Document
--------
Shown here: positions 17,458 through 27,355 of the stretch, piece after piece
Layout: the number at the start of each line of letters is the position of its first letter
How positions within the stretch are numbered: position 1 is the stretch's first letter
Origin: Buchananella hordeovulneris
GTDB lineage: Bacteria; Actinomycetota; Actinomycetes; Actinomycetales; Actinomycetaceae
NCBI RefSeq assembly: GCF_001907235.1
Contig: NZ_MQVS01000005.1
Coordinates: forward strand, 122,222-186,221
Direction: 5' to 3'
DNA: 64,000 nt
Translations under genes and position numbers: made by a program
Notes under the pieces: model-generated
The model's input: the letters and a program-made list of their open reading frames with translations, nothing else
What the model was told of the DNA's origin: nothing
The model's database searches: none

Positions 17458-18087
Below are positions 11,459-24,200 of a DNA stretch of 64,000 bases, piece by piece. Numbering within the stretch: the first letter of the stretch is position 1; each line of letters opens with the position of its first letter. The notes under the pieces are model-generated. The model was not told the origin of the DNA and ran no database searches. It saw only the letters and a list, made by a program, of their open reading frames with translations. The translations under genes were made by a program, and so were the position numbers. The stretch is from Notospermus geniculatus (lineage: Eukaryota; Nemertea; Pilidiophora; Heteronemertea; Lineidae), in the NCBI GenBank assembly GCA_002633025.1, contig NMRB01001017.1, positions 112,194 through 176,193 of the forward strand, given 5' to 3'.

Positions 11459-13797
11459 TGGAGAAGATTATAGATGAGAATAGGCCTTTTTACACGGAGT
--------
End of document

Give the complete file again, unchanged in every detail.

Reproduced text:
Shown here: positions 17,458 through 27,355 of the stretch, piece after piece
Layout: the number at the start of each line of letters is the position of its first letter
How positions within the stretch are numbered: position 1 is the stretch's first letter
Origin: Buchananella hordeovulneris
GTDB lineage: Bacteria; Actinomycetota; Actinomycetes; Actinomycetales; Actinomycetaceae
NCBI RefSeq assembly: GCF_001907235.1
Contig: NZ_MQVS01000005.1
Coordinates: forward strand, 122,222-186,221
Direction: 5' to 3'
DNA: 64,000 nt
Translations under genes and position numbers: made by a program
Notes under the pieces: model-generated
The model's input: the letters and a program-made list of their open reading frames with translations, nothing else
What the model was told of the DNA's origin: nothing
The model's database searches: none

Positions 17458-18087
Below are positions 11,459-24,200 of a DNA stretch of 64,000 bases, piece by piece. Numbering within the stretch: the first letter of the stretch is position 1; each line of letters opens with the position of its first letter. The notes under the pieces are model-generated. The model was not told the origin of the DNA and ran no database searches. It saw only the letters and a list, made by a program, of their open reading frames with translations. The translations under genes were made by a program, and so were the position numbers. The stretch is from Notospermus geniculatus (lineage: Eukaryota; Nemertea; Pilidiophora; Heteronemertea; Lineidae), in the NCBI GenBank assembly GCA_002633025.1, contig NMRB01001017.1, positions 112,194 through 176,193 of the forward strand, given 5' to 3'.

Positions 11459-13797
11459 TGGAGAAGATTATAGATGAGAATAGGCCTTTTTACACGGAGT